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Spokane, Washington  Est. May 19, 1883
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News >  Idaho

Agencies seek appeal of order for dam spills

Associated Press

LEWISTON – Three federal agencies have asked the U.S. Department of Justice to appeal last week’s order to begin spilling water over five Snake and Columbia river dams to help float endangered fish stocks to the Pacific Ocean.

Brian Gorman, spokesman for the National Oceanic and Atmospheric Administration Fisheries at Seattle, said Justice Department attorneys filed motions Monday that would preserve the right of the government to appeal U.S. District Judge James Redden’s order to the 9th Circuit Court of Appeals.

Gorman said he expects that if an appeal is filed, the government will ask the court to temporarily block the spill order until the case is adjudicated.

“We believe it is very risky to allow fish to go through the spillways in low water years,” Gorman told the Lewiston Tribune. Gorman explained that scientists don’t know why that’s the case, but the return data shows that barging results in “slightly higher rates of return” in low water years.

Last week, the Portland-based judge ordered increasing the spill over the four Snake River dams – Ice Harbor, Lower Monumental, Little Goose and Lower Granite – plus McNary Dam on the Columbia River. Environmentalists say the move is critical to increase salmon survival.

However, Redden rejected the environmentalists’ request to increase by 10 percent the flows out of the Snake River and the upper Columbia. Fish advocates had sought the increased flows to lower water temperatures and speed the migration of young salmon to the sea.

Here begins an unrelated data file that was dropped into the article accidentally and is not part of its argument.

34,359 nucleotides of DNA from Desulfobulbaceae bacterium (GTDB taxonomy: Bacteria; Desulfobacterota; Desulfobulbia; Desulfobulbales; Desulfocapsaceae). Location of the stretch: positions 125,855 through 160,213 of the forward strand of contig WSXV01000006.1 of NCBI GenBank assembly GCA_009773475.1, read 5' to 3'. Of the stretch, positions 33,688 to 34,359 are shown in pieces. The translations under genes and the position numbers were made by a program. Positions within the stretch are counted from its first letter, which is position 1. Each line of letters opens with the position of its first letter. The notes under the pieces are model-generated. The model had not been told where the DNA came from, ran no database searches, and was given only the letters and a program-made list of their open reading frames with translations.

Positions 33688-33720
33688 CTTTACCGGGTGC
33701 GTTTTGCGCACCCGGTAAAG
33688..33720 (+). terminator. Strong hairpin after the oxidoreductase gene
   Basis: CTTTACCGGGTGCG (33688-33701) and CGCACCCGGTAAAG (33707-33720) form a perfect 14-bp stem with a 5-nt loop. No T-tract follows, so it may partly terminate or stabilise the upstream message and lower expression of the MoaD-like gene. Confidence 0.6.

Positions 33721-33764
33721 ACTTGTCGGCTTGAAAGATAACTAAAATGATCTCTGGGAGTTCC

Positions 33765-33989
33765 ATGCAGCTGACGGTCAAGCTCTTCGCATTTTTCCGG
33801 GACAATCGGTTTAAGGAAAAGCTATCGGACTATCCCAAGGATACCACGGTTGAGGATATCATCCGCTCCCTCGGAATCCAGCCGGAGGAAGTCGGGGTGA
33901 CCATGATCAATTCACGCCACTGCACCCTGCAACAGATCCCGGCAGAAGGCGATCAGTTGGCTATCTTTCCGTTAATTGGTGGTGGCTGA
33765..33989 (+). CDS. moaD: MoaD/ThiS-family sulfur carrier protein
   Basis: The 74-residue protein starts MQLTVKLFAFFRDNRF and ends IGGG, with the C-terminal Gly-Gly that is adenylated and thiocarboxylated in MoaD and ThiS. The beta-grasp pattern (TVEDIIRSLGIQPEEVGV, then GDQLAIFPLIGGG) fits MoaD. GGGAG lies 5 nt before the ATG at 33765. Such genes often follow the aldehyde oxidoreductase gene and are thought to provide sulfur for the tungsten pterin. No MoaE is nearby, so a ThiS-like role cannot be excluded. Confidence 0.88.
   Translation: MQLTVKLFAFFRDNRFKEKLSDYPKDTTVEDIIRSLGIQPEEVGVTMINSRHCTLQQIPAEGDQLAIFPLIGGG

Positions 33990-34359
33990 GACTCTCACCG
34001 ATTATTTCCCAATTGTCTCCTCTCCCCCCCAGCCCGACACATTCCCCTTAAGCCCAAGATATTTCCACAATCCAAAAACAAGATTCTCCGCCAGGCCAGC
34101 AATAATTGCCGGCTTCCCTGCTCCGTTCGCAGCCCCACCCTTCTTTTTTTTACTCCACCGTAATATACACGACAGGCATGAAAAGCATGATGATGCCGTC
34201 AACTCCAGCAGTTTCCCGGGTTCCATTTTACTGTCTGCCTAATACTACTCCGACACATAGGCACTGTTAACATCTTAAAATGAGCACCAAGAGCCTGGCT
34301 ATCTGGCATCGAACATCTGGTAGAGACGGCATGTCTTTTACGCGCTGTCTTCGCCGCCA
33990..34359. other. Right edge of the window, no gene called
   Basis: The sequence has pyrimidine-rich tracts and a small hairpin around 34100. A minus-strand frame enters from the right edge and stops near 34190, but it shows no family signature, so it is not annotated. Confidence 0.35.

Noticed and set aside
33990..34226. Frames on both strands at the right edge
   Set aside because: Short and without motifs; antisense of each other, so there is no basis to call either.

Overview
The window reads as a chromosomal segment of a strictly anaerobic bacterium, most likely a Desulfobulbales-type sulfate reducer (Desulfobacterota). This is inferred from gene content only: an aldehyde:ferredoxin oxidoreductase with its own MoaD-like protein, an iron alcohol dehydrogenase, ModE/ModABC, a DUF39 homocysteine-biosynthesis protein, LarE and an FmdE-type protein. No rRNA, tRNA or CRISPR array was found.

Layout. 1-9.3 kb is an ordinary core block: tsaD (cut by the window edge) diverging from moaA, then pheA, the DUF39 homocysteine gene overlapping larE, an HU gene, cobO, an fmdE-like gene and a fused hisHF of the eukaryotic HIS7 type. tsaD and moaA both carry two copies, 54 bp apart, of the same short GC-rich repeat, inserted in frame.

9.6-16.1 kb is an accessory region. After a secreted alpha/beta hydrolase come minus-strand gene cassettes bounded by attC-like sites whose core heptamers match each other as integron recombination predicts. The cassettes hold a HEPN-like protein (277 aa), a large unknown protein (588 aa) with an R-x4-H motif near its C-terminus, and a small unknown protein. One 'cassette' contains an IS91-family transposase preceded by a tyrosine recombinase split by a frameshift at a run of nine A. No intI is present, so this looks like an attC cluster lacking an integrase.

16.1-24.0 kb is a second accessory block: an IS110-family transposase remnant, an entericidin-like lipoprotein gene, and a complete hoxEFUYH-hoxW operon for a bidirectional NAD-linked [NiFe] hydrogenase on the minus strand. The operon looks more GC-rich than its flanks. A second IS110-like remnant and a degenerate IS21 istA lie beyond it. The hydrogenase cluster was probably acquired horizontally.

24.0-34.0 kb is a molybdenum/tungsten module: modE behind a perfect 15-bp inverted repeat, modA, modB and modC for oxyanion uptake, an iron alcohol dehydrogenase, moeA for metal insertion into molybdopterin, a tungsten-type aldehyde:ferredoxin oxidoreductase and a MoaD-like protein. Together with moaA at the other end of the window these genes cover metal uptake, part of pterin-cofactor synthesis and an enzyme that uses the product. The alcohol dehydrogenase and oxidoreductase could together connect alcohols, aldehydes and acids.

Unless the higher court blocks Redden’s order, the spill will begin Monday and last through August, a peak time for power demand.

Bonneville Power Administration spokesman Ed Mosey said the spill could cost energy users $67 million, based on the amount of power the agency will not be able to produce, plus the expected cost of purchasing power on the spot market during peak demand.

The BPA estimates that power customers, such as rural cooperatives, could be hit with a 5 percent rate increase if the order is allowed to continue.

If Redden’s order is allowed to remain in force, about two-thirds of juvenile fall chinook would be expected to migrate to the ocean by following the flows of the Snake and Columbia rivers, said Witt Anderson, fish program manager for the Army Corps of Engineers at Portland.

The other third will continue to be trapped at the dams and would be transported down river on barges, he said.

The Corps had already planned to trap and transport as many of the young fish as it could this summer.

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